Research Design in Clinical Psychology


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Research Design in Clinical Psychology

  1. 1. Research Design in Clinical Psychology Lecture 2 Reliability, Validity, and Artifact/Bias (Chapters 2-4 in Kazdin)
  2. 2. Internal Validity • To what extent can the intervention, and not other factors, account for study results • History • Maturation • Testing (Practice) • Instrumentation • Statistical Regression • Selection Bias • Attrition – these can occur across all groups or only to select groups • Diffusion/Imitation of treatment • Special treatment/reaction of controls
  3. 3. External Validity • To what extent can the study results be generalized to other samples with different characteristics than the study sample
  4. 4. External Validity: Examples 1 • Sample characteristics • Differences b/n study sample and other samples • Include age, gender, culture, education • Stimulus characteristics and settings • Extension across characteristics of the study • Includes setting, experimenter, materials/apparatus • Ecological validity? • Reactivity of experimental arrangements • Awareness of being in a study may affect behavior • Are responses relevant to those who are not in a study • Multiple-treatment interference • Subjects receives multiple interventions • Relevant to those who did not receive other interventions?
  5. 5. External Validity: Examples 1 • Novelty • Is effect due to newness • Reactivity of assessment • Similar to experimental arrangements, but focuses on awareness of what the measures are tapping • Test sensitization • Does pre-testing or the test itself (in the case of post-test sensitization) alter subject experience and responses • Timing of Measurement • When assessments are given could alter results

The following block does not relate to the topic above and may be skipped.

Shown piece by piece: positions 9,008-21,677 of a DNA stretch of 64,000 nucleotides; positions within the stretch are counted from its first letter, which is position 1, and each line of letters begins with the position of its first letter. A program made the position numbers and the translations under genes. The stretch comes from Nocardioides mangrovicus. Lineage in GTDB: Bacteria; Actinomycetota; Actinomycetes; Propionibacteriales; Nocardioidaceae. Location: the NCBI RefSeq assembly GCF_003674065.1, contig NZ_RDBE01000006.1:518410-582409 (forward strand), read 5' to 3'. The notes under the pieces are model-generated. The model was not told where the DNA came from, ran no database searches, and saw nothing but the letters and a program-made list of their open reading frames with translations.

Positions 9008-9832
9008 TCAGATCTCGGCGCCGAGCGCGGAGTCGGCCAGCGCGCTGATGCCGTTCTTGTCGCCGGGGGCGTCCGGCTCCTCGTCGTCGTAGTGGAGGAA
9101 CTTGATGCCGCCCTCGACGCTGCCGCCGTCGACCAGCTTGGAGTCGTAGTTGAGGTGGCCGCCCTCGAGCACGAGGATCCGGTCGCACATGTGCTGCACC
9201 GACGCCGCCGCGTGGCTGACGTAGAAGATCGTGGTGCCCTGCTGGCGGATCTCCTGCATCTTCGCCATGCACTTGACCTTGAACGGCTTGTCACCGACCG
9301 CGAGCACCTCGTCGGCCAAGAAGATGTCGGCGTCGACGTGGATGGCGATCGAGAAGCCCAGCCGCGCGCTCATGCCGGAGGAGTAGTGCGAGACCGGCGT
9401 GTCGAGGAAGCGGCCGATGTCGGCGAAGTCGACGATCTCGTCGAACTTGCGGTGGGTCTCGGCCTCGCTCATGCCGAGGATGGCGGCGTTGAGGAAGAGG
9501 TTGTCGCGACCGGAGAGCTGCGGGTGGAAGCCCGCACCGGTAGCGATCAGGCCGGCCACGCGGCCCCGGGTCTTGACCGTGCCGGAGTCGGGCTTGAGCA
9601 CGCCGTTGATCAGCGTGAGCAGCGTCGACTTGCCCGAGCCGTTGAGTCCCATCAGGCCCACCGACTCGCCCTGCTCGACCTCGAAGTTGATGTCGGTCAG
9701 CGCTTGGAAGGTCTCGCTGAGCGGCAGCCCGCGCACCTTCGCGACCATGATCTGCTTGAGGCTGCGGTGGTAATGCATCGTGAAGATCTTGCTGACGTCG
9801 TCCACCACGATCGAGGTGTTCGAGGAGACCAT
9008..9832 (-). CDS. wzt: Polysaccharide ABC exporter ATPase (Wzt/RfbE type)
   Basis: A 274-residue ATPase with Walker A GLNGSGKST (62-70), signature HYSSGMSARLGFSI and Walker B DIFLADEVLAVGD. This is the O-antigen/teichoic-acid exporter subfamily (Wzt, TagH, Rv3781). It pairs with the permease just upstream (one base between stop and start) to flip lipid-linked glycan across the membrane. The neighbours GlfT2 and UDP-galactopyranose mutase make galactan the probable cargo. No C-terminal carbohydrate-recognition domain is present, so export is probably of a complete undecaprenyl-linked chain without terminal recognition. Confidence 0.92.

6. 6. Parsimony • Least complex explanations first • Frequently, a threat to internal validity is most parsimonious • When considering limitations in both internal and external validity, however, parsimony suggests that “findings are the best statement of a relationship, unless there are clear reasons to think otherwise.
  7. 7. Why internal validity precedes external validity • Can’t have ExtVal, without IntVal • It would be like asking, “gee can we generalize these results we have no confidence in to a wide variety of individuals?” • One can still have important findings that elucidate basic principles without much ExtVal. • A lack of generalization of a finding across samples may be very important and can span other research
  8. 8. Construct Validity • What is the causal agent and conceptual basis underlying an effect (what is the intervention and why did it lead to change?) • In clinical research methods, CV is different from in test construction where CV is the extent that a measure captures a construct of interest.